... said, by four great posts sunk in the ground. On top of these was a platform, and on the platform rested the house. The American teacher had assumed that the platform was securely fastened to the posts and that the house was nailed to the platform. This was his great mistake. He had not been over very long, and he couldn't make allowance for the Filipino aversion for unnecessary labor. The dovecot would hold firm by its own weight, and the builders had not seen the necessity of ...
— A Woman's Impression of the Philippines • Mary Helen Fee

... women's dress is as a general rule, and if you admire accuracy as much as you say, I should think you would not care to have your paper made a laughing-stock among society ladies, who never take the trouble to write you a letter and show you where you are wrong, as men usually do when some mistake ...
— Jennie Baxter, Journalist • Robert Barr

... don't say a word; I've allus said I'd be my own executioner, (I did not correct her mistake), and I know that's the way. You see, some day I'll go out like a candle, for all my mother's folks died that way, so I want to be ready. The other side of the house live longer, more pity for it too. They've handed down more trouble than you know, but I aint like one of 'em; ...
— The Harvest of Years • Martha Lewis Beckwith Ewell

... Bloor Street West, and that the name was preceded by the title of Doctor, believed that it was intended for him. On opening it he found it was from the old Indian whom he had addressed as "Chief Squirrel." Now, however, he realized he had made a mistake in giving the red man such a name, for another glance at the outside of the envelope not only proved that the Indian was indignant, but that he also possessed a sense of humour, for "Chief Squirrel" had, in return, addressed the noted oculist ...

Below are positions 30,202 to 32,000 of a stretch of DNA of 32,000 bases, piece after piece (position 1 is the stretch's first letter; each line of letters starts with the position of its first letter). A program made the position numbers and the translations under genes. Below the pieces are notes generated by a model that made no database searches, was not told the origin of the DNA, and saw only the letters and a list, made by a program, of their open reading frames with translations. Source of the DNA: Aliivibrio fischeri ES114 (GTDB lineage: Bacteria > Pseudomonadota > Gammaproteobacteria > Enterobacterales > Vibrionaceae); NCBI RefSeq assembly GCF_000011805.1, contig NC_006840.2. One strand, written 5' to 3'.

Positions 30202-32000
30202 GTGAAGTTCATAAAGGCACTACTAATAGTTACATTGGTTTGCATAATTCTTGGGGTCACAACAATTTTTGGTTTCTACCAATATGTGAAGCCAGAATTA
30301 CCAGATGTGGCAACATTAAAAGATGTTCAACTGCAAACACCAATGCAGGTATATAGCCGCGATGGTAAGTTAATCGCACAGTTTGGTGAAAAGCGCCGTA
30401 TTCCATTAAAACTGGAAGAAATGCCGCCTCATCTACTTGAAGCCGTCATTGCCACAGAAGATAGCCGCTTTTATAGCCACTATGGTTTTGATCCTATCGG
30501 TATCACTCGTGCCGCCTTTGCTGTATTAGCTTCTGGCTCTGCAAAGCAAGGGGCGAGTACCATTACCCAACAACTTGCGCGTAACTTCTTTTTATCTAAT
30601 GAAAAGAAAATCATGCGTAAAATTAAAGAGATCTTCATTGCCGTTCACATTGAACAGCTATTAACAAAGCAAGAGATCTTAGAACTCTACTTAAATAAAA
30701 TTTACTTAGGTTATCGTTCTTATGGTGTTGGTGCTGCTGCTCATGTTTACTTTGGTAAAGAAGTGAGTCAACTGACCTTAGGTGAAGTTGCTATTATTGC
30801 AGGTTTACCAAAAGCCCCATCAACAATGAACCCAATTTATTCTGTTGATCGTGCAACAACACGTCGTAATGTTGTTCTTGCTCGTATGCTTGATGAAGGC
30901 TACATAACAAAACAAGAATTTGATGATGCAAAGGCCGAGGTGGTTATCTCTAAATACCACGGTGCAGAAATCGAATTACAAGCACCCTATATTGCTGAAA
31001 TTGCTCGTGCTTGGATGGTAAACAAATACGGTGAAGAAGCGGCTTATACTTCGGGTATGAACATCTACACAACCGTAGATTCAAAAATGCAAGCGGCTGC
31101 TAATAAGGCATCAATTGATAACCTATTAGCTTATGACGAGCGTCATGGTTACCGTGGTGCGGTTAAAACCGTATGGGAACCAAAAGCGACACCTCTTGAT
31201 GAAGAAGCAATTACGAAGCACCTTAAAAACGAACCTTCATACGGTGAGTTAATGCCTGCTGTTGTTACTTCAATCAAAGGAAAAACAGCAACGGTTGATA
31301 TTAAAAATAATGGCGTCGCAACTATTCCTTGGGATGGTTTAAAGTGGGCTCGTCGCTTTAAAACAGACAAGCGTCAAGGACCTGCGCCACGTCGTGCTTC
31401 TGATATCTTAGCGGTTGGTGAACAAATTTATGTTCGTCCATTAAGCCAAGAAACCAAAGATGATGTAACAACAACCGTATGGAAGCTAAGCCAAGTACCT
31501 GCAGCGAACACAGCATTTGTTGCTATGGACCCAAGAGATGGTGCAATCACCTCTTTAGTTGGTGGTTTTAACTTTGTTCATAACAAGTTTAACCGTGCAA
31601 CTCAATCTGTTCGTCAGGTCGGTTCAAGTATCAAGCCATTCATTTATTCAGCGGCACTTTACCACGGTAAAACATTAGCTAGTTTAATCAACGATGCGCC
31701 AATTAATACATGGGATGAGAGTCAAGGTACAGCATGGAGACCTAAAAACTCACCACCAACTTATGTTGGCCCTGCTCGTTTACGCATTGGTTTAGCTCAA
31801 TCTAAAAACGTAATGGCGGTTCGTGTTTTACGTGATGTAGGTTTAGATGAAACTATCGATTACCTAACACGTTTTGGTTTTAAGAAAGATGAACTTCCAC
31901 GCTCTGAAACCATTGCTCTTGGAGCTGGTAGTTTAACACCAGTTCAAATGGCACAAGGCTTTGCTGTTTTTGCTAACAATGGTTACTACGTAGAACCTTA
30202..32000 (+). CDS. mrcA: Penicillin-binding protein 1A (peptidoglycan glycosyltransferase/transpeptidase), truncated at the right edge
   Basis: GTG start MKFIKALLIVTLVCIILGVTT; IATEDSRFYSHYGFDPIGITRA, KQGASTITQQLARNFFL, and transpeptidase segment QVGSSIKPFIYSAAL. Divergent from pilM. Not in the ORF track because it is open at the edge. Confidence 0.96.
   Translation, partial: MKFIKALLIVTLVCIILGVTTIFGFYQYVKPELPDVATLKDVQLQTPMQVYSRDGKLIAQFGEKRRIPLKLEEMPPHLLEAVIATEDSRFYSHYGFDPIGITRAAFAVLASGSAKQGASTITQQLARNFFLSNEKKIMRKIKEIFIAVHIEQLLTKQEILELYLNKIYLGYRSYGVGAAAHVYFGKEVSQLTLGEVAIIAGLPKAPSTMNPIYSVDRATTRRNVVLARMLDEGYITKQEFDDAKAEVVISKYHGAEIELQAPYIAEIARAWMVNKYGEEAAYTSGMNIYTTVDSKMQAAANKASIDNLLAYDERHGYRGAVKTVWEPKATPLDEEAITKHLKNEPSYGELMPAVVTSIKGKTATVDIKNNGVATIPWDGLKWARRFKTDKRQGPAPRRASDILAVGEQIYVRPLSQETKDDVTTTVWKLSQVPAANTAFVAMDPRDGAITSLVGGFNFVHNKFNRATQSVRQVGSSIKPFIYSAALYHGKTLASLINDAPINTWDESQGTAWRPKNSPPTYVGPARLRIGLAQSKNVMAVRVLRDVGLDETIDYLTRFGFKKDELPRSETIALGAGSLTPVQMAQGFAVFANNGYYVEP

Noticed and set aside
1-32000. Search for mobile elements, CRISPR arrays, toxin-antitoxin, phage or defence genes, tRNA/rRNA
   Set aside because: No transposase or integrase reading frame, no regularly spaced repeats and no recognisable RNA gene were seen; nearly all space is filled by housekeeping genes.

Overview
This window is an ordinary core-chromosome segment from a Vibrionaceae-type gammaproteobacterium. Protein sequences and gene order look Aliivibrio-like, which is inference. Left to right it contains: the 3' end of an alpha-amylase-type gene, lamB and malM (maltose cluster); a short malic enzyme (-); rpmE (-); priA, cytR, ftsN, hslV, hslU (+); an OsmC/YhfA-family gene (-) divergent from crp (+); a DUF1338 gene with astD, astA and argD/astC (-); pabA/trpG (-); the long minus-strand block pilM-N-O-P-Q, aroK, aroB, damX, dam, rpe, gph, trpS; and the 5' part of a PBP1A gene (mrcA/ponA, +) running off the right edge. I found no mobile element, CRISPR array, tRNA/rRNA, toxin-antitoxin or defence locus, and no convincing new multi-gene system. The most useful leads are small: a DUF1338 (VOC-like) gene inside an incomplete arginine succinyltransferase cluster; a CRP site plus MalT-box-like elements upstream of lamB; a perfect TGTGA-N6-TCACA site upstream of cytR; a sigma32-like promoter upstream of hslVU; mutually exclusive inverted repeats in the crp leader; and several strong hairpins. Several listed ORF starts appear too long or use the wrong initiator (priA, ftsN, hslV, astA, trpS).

— The Drama of the Forests - Romance and Adventure • Arthur Heming

... mistake me. When I say SHE would be influenced—I do not mean to say that she would be so influenced as to requite the illicit sentiment. Far from it. But she must pity or she must scorn. She may despise or she may deplore. In either case her feelings would be aroused, and in either ...
— Confession • W. Gilmore Simms

... made mistake number one. Cooking and housekeeping always look perfectly easy on paper. When you come to taking hold of them in real earnest with your own hands you find them ...
— Holiday Stories for Young People • Various

... betimes, ate breakfast, consisting of some of our own fish, and then started for Augusta. The fat old traveller had gone off with the harness of our wagon, which the hostler had put on to his horse by mistake. The tavern-keeper gave us his own harness, and started in pursuit of the old man, who was probably aware of the exchange, and well ...
— The Atlantic Monthly, Volume 17, No. 101, March, 1866 • Various

... are we to know which ship sent that message?" asked Frank. "We wouldn't want to make a mistake, and we might try to pass ourselves off as the very cruiser ...
— The Boy Allies Under Two Flags • Ensign Robert L. Drake

... could only be a mistake!' said she; 'but here is her name! It is not German, only English in German writing. Oh, ...